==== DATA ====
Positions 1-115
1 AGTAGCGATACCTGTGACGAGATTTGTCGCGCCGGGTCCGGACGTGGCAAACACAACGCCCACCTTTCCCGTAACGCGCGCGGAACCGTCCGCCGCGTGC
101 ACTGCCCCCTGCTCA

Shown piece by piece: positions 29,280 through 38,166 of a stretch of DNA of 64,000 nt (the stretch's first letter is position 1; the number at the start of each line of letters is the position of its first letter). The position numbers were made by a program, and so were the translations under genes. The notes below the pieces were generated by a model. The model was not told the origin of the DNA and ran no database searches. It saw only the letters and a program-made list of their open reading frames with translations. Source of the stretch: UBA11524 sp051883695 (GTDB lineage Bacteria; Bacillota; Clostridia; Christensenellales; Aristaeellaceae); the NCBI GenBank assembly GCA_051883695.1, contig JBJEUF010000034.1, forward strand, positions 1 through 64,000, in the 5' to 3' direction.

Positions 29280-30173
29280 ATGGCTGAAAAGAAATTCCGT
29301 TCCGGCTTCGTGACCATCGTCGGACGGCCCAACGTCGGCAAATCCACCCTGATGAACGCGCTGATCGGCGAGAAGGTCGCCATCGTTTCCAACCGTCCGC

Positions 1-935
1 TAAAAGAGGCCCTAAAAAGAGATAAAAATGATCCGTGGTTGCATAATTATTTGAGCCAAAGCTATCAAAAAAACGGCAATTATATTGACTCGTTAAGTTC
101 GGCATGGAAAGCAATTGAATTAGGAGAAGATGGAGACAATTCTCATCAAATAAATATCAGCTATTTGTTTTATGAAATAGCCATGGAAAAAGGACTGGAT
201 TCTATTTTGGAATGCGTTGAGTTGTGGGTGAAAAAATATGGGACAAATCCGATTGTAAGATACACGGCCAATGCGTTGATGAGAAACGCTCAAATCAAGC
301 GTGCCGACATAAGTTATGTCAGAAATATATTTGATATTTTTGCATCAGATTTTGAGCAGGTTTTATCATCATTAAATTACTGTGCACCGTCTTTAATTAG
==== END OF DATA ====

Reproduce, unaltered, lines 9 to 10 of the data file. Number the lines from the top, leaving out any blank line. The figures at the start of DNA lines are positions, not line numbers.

1 TAAAAGAGGCCCTAAAAAGAGATAAAAATGATCCGTGGTTGCATAATTATTTGAGCCAAAGCTATCAAAAAAACGGCAATTATATTGACTCGTTAAGTTC
101 GGCATGGAAAGCAATTGAATTAGGAGAAGATGGAGACAATTCTCATCAAATAAATATCAGCTATTTGTTTTATGAAATAGCCATGGAAAAAGGACTGGAT